She then proceeded to Trincomalee. She operated mainly in Malacca Strait, sinking many sampans and junks. In December 1944 she claimed to have sunk a Japanese RO-100 class submarine. Possible RO-113, which was in fact not sunk. There was an interesting encounter for the Boat on page 44, where the author describes how at night they found themselves in the middle of the screen escorting a Battleship; HMS Valiant. The main fear was they would be mistaken for a U-Boat. They were lucky they were undetected. HMS Valiant had been in dry-dock at Trincomalee when the dock cracked under her weight.
At Trincomalee she found two Depot Ships, HMS Wolfe and HMS Adamant plus an accommodation ship City of London. Here the 4th Submarine Flotilla consisted of "T" Boats.
In February 1945 she reinforced military personnel and equipment at a point just North of Singapore. She returned in May 1945. From May 1945 she operated from Fremantle Western Australia where at one time she was holed by HM Submarine Stubborn when berthing alongside. She returned to Chatham in December 1945.
Here the book ends with the author telling us something of the crew, their locations and employment after the war.
HMS Thule continued her career. After a refit, including streamlining, she commissioned into the 5th Flotilla at Portsmouth, then Portland. On November 18th 1960 she was damaged around her fore-ends when, during exercises in the channel, she surfaced under the RFA Black Ranger. It is said she signalled to the tanker when safely on the surface "Thules rush in where Rangers fear to tread!". She was broken up at Inverkeithing 14th Sept 1962.
Alastair Mars' books are always a delight to read. This book contains some excellent black and white photographs. Appendix I lists the Awards to Officers and men.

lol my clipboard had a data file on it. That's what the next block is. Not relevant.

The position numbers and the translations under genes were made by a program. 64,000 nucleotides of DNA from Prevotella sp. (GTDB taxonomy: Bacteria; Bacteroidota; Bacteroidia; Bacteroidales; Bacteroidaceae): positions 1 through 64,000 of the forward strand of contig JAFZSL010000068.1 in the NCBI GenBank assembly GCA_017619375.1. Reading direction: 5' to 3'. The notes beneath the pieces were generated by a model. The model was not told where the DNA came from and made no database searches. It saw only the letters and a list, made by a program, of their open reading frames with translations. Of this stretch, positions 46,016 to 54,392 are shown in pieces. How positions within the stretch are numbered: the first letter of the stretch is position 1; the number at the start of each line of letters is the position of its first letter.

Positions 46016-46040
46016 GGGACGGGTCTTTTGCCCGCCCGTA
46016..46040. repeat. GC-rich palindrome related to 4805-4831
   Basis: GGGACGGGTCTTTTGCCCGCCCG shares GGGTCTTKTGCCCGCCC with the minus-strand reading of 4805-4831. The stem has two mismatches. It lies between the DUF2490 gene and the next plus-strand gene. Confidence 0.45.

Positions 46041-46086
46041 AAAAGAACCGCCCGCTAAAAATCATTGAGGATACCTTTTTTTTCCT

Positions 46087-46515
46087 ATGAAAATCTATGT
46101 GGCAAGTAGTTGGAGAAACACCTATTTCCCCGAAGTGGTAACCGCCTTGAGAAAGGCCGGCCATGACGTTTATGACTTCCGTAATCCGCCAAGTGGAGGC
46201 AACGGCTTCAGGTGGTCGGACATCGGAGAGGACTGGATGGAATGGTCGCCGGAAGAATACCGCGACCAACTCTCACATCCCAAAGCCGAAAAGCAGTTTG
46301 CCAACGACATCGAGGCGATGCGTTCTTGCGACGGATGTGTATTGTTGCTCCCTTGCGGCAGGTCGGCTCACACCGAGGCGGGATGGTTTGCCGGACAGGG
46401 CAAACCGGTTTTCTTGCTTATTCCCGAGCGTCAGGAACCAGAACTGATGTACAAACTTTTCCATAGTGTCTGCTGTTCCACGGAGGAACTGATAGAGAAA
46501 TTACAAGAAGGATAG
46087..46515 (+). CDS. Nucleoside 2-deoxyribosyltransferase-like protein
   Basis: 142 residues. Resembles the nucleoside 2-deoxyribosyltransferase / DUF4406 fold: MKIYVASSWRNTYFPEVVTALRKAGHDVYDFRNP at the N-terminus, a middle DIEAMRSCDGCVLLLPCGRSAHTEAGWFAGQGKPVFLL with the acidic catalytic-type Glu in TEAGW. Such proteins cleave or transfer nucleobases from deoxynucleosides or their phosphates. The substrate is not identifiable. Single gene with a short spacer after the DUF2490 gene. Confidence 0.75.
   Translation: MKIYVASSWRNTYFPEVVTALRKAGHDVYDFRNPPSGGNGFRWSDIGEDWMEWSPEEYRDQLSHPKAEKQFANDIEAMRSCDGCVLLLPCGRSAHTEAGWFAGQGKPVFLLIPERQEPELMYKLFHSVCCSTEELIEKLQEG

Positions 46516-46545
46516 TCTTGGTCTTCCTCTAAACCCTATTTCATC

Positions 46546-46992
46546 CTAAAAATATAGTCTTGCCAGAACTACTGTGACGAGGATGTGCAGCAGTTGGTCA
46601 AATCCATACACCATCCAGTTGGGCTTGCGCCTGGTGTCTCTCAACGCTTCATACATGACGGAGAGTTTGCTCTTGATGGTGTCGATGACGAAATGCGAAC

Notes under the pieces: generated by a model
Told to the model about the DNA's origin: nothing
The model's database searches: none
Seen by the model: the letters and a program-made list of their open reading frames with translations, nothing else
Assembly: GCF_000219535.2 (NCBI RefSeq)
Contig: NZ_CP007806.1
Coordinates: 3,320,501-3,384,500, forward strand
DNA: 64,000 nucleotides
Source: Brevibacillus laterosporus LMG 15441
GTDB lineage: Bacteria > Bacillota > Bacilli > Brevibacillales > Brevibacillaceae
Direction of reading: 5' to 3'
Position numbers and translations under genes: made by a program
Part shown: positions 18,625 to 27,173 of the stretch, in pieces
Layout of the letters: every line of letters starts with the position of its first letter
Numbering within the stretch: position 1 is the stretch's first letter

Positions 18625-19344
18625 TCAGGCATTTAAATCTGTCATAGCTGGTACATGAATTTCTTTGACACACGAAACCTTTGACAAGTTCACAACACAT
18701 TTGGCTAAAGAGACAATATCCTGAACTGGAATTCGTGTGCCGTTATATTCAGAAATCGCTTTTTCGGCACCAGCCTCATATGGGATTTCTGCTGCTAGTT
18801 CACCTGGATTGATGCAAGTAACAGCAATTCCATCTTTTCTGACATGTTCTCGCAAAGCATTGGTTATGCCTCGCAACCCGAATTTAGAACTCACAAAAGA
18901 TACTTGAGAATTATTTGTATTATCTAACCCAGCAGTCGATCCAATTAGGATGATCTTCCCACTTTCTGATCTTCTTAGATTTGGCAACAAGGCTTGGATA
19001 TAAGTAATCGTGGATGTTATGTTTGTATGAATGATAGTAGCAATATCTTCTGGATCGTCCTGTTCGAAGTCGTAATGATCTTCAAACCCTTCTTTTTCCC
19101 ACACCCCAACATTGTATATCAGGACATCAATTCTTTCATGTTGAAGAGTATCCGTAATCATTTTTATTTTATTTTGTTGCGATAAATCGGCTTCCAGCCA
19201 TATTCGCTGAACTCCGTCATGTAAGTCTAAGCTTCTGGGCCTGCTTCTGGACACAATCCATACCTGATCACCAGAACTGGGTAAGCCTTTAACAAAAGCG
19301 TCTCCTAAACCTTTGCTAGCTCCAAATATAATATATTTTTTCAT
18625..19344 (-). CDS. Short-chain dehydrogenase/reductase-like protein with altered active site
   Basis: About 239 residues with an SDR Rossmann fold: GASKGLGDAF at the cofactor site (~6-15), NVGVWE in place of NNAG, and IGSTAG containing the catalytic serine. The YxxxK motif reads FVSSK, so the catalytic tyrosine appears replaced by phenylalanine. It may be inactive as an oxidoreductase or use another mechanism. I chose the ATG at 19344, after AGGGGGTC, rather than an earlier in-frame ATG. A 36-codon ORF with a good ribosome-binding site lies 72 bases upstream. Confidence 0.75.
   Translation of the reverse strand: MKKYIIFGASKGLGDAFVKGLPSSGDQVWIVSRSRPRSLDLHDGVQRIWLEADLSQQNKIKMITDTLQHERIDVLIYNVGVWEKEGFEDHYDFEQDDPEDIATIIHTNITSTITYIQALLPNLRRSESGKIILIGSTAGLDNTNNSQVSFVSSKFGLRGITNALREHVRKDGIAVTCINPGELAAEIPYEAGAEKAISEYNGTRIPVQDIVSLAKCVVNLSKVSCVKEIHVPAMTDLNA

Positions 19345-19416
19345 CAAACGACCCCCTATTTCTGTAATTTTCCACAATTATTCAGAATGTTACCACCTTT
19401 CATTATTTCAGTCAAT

Awards To Officers And Men Of HMS. Thule
Lieutenant Commander A C G Mars, DSO, DSC, RN Bar to Distinguished Service Cross
Lieutenant A F Murray-Johnson, RN. Mentioned in Dispatches
Lieutenant (E) C L Bedale, RN. Distinguished Service Cross
Lieutenant J F L H C Nicholson Distinguished Service Medal
Chief ERA A C G Longbottom Distinguished Service Medal
Petty Officer P R Scutt Distinguished Service Medal
Petty Officer W J Sanders Distinguished Service Medal
Stoker Petty Officer W E Mount Distinguished Service Medal
Petty Officer Telegraphist J Crutch Distinguished Service Medal
Leading Seaman P F Fenton Distinguished Service Medal
Mentioned in Dispatches Leading Stoker A P Spinks
Mentioned in Dispatches Leading Stoker N G Locke
Mentioned in Dispatches Able Seaman R. Howland
Mentioned in Dispatches Stoker J D Knowles
Appendix II is a Glossary of terms and a black and white diagram of Thule. There are also maps of all locations to help readers who are not familiar with the areas.